Gas-Phase Reaction of Methyl Isothiocyanate and Methyl Isocyanate with Hydroxyl Radicals under Static Relative Rate Conditions
Environmental Sciences and Health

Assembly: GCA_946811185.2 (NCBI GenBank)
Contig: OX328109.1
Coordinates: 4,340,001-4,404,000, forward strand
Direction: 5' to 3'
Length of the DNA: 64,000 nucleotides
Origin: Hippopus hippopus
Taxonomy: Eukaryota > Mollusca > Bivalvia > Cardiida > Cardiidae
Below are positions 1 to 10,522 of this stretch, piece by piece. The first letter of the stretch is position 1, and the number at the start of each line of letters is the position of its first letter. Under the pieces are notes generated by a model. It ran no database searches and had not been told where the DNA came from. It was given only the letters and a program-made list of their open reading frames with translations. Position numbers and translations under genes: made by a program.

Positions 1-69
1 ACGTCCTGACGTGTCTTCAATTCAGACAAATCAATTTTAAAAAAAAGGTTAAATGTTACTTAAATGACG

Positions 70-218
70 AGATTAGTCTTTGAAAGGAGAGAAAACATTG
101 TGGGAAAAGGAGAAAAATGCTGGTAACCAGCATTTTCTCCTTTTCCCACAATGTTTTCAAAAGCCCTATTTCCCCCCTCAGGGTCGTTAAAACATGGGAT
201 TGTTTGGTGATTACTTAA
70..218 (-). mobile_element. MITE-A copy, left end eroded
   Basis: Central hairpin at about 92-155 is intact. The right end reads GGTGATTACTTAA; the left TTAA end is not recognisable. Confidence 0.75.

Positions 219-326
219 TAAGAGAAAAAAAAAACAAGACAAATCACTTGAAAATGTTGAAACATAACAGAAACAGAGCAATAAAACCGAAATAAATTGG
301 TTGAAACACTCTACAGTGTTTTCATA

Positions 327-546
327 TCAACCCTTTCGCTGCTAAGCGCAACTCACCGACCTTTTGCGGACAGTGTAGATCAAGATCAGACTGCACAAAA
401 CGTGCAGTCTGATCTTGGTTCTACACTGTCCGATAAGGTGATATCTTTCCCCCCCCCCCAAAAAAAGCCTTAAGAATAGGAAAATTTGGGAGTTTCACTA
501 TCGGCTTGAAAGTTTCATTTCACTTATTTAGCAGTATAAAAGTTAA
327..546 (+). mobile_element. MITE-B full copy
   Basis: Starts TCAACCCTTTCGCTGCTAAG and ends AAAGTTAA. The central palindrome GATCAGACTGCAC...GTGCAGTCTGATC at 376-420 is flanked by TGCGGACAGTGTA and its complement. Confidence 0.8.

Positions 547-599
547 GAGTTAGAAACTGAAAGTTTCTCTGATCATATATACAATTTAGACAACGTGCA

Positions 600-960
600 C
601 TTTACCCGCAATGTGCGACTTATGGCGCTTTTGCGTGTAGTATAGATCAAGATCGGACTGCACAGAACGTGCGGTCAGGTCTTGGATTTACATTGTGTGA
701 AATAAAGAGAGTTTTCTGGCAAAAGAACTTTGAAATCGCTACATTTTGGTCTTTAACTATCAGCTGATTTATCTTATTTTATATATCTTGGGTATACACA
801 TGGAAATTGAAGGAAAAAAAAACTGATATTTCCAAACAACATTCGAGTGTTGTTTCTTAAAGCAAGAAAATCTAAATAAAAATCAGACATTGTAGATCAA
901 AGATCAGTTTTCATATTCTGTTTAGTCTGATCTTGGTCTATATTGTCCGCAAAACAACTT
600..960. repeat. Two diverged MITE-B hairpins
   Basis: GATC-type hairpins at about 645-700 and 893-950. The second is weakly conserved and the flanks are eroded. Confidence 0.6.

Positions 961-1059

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Gaseous methyl isothiocyanate (MITC), the principal breakdown product of the soil fumigant metam sodium (sodium N-methyldithiocarbamate), is an inhalation exposure concern to persons living near treated areas. Inhalation exposure also involves gaseous methyl isocyanate (MIC), a highly reactive and toxic transformation product of MITC. In this work, gas-phase hydroxyl (OH) radical reaction rate constants of MITC and MIC have been determined using a static relative rate technique under controlled laboratory conditions. The rate constants obtained are: MITC: 15.36 x 10-12 cm3 molecule-1 s-1 and for MIC: 3.62 x 10-12 cm3 molecule-1 s-1. The average half-lives of MITC and MIC in the atmosphere are estimated to be 15.7 hr and 66.5 hr, respectively. The molar conversion of MITC to MIC for OH radical reactions is 67% ± 8%, which indicates that MIC is the primary product of the MITC-OH reaction in the gas phase.